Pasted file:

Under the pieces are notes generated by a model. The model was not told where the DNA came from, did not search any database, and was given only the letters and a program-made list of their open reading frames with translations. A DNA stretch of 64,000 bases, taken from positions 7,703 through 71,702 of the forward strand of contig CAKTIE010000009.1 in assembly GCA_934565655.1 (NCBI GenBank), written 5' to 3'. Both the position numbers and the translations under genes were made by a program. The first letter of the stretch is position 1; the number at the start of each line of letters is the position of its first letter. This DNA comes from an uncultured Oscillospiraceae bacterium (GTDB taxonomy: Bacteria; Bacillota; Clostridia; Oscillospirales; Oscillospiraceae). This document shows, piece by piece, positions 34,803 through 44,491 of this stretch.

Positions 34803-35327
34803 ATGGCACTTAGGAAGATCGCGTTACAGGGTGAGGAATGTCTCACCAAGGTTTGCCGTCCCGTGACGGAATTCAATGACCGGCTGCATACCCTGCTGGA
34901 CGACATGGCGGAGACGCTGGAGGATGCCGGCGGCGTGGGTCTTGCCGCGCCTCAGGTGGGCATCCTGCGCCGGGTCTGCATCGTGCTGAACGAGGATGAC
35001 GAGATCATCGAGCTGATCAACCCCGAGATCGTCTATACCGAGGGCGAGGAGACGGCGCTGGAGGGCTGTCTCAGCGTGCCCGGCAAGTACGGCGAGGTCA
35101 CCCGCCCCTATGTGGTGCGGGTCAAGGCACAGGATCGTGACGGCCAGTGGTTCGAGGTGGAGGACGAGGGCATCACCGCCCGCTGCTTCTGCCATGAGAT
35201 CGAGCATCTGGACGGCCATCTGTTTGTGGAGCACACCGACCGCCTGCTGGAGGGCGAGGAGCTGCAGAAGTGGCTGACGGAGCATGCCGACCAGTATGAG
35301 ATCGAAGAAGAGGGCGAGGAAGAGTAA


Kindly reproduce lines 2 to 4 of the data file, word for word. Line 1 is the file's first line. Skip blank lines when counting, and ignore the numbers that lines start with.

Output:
Positions 34803-35327
34803 ATGGCACTTAGGAAGATCGCGTTACAGGGTGAGGAATGTCTCACCAAGGTTTGCCGTCCCGTGACGGAATTCAATGACCGGCTGCATACCCTGCTGGA
34901 CGACATGGCGGAGACGCTGGAGGATGCCGGCGGCGTGGGTCTTGCCGCGCCTCAGGTGGGCATCCTGCGCCGGGTCTGCATCGTGCTGAACGAGGATGAC